Preconstruction Phase Administration 25 the design development by focusing on plans that contain content the agency will need for as-built records. Because the CM-GC is actively participating in design through preconstruction services and has a thorough understanding of the project scope, designs for construction tasks that the general contractor will self-perform may not need to be developed to the level traditionally required for bidding, which can save time and effort. As discussed, contractor input with regard to the constructability of the design is a major benefit of CM-GC. These constructability reviews are tasks completed by the CM-GC firm; there is no agency tool labeled constructability review. However, agencies use various tools that help facilitate this constructability input. For example, tools such as 17 Over- the-Shoulder Reviews, 15 In-Progress Design Workshops, and 22 Cost- Modeling Approach, help ensure that constructability input is occurring during design development. Moreover, design and preconstruction services are separate contracts. Therefore, FHWA requires a value engineering process on federally funded CM-GC projects (Value Engineering 2014). The CM-GC firm provides progressive cost estimates, a key preconstruction service. Before the first cost estimate is produced, the team can come together to develop a 22 Cost-Modeling Approach that clarifies assumptions, means and methods, and baseline production rates. This tool is especially helpful early in design to reconcile the scope and budget. 7 CM-GC Manage- ment Fee Table documents which costs will have the CM-GCâs fee attached to them, ensuring that the individuals preparing an estimate and those reviewing the estimate are all on the same page. In addition to the CM-GC estimate, the agency can contract with a 24 Independent Cost Estimator to prepare a cost estimate separate from the CM-GC but consistent with the cost model. The agency can use a 21 Cost-Comparison Spreadsheet to determine where the CM-GC and independent cost estimator estimates are similar and different. For construction activities that the team deems risky, 27 Risk Pools are developed. Specific risks have budgets that are included in the estimate. Some risks pools are agency controlled, and other risks are CM-GC controlled. When design nears completion, the 26 Opinion of Probable Construction Cost Process begins. The CM-GC prepares a price proposal. The independent cost estimator also prepares a cost esti- mate that is used as a 23 CM-GC Bid Validation because the price proposal is negotiated and not competitively bid. With 18 Open-Book Estimating, the agency can review the CM-GC books to see how the price proposal was built up, which allows another way to validate the price proposal. Preconstruction services overlap with design and need to be well integrated with the design. Some of the tools used in the preconstruction phase are initiated in the alignment phase and may also be used by the agency to administer design. Tools used for the preconstruction services phase can help promote innovation during design. Some of the tools help integrate preconstruction services into the design process so that the design can benefit from construc- tability reviews, progressive cost estimates, scheduling, and phasing. Preconstruction services will ultimately lead to an enhanced design and a price proposal that can be used to facilitate successful price negotiations. Tools for the preconstruction phase are listed in Table 6.1. 6.4 Summary The preconstruction phase of a project brings together the agency, the engineer, and the CM-GC to incorporate design input related to constructability, innovation, risk pools, schedule, and cost. The tools in this chapter highlight tools agencies can use to administer preconstruction. More than half of the tools for this phase were used in one or more of the earlier phases. Therefore, team members should already be familiar with using some of these tools. The tools related to cost estimation and development of the probable construction costs are unique to the preconstruction phase. Therefore, the agency should introduce the FHWA requires a value engineering process on federally funded CM-GC projects.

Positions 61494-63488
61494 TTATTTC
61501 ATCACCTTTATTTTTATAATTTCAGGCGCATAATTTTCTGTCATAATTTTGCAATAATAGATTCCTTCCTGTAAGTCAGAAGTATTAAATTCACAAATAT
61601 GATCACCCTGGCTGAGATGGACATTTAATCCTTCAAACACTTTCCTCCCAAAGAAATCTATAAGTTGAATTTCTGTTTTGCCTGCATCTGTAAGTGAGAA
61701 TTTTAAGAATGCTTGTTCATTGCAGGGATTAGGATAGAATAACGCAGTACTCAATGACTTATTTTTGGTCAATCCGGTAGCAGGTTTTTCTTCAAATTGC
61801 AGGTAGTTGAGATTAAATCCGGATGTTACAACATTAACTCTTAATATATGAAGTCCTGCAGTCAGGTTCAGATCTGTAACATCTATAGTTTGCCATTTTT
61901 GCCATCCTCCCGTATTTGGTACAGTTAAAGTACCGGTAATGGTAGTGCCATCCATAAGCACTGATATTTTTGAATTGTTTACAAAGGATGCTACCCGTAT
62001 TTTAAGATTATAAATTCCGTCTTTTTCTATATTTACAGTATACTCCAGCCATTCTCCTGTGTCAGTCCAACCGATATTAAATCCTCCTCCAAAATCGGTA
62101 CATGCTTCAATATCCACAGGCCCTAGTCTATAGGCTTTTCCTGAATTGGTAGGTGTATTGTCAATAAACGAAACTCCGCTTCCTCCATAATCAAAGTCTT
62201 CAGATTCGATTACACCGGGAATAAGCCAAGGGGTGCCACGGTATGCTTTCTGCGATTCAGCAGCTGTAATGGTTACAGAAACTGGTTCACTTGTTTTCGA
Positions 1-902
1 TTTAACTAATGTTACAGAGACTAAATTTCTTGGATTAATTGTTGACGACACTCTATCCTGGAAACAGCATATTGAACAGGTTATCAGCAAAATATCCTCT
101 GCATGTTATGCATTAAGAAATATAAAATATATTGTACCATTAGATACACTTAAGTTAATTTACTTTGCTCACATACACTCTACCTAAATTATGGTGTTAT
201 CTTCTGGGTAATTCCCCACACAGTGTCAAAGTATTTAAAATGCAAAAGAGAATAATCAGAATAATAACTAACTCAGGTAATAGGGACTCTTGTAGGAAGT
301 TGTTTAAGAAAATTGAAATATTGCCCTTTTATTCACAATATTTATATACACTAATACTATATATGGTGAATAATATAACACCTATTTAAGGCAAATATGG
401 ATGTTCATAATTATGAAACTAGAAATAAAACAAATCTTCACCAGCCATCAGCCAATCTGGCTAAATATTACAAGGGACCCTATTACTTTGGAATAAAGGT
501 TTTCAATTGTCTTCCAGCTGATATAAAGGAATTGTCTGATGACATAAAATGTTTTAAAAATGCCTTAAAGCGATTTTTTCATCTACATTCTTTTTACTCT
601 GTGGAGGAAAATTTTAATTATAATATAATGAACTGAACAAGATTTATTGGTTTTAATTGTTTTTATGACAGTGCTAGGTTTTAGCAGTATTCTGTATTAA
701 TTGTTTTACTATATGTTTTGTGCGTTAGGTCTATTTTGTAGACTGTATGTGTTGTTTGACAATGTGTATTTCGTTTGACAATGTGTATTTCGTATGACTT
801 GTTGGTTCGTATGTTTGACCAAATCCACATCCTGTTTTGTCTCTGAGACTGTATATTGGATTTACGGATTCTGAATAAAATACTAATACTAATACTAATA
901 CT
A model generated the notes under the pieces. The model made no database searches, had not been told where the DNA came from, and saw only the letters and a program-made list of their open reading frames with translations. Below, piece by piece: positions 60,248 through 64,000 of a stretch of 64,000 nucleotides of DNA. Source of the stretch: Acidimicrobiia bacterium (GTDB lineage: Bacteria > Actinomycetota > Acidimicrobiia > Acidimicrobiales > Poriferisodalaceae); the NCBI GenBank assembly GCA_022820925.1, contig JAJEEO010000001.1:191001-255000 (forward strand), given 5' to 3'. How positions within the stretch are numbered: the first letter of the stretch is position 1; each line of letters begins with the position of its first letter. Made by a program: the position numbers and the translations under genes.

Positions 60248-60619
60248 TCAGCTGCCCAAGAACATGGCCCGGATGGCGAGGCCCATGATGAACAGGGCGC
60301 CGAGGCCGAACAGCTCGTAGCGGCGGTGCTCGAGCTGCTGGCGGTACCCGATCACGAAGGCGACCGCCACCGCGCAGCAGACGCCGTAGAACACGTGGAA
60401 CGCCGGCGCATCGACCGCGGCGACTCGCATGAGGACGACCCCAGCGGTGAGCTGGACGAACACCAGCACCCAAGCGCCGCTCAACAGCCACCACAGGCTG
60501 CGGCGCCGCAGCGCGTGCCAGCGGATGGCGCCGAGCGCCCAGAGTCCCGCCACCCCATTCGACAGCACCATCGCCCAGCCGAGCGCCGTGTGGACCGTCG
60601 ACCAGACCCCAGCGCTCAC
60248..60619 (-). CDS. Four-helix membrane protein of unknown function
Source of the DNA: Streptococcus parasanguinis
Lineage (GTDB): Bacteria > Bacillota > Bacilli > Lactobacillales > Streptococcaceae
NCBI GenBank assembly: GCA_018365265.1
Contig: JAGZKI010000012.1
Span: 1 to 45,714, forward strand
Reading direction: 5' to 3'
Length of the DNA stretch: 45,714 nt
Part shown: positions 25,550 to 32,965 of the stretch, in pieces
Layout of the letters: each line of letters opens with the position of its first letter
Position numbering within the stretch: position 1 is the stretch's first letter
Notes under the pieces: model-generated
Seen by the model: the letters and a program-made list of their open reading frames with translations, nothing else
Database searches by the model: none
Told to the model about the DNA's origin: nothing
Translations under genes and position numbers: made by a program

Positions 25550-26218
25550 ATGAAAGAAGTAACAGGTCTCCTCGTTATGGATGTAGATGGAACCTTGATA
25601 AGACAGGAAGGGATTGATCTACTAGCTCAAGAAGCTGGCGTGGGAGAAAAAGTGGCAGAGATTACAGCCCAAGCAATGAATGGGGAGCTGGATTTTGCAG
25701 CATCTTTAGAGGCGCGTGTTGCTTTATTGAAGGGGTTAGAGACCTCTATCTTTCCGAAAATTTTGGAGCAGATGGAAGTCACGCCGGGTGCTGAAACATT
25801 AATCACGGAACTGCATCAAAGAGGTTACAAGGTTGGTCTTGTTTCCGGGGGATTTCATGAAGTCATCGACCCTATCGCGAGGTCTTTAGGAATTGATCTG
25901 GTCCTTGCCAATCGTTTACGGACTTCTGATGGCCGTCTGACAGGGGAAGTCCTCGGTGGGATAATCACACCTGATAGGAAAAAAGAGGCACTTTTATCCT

26 Guidebooks for Post-Award Contract Administration for Highway Projects Delivered Using Alternative Contracting Methods team to these new tools to make sure there is a common understanding of their purpose, use, and timing. The primary goal of contract administration tools is to help project par- ticipants communicate, document, plan, and execute preconstruction efficiently. The tools provided in this guidebook may inspire agencies to develop new tools or adapt some of the available tools based on the needs of a particular project or the organizational structure of their agency. Detailed information on each tool and various examples generously provided by leading agencies are available in Appendix A. Tools for Construction ManagerâGeneral Contractor Preconstruction Contract Administration Phase Project Complexity Project Size A lig nm en t D es ig n P re co ns tr uc ti on C on st ru ct io n C lo se ou t N on co m pl ex M od er at el y C om pl ex C om pl ex > $5 0 m ill io n Phase 3. Administer Preconstruction Services of a Construction ManagerâGeneral Contractor Project 5 Regulatory Agency Partnering 6 Co-Location of Key Personnel 7 Construction Managerâ General Contractor Management Fee Table 8 Construction Managerâ General Contractorâ Specific Partnering 9 Continuity of Team Members 10 FHWA Involvement Overview 11 Permit Commitment Database 14 Plan Standards 15 In-Progress Design Workshops 16 Deviations from Agency Standards 17 Over-the-Shoulder Reviews 18 Open-Book Estimating 19 Public Announcements 20 Delegation of Authority 21 Cost-Comparison Spreadsheet 22 Cost-Modeling Approach 23 Construction Managerâ General Contractor Bid Validation 24 Independent Cost Estimator 25 CostâSavings Matrix 26 Opinion of Probable Construction Cost Process 27 Risk Pools Note: = Recommended; = Consider case by case; = Not recommended. $1 0 m ill io n $1 0 m ill io nâ $5 0 m ill io n Table 6.1. Summary of construction managerâgeneral contractor preconstruction phase tools.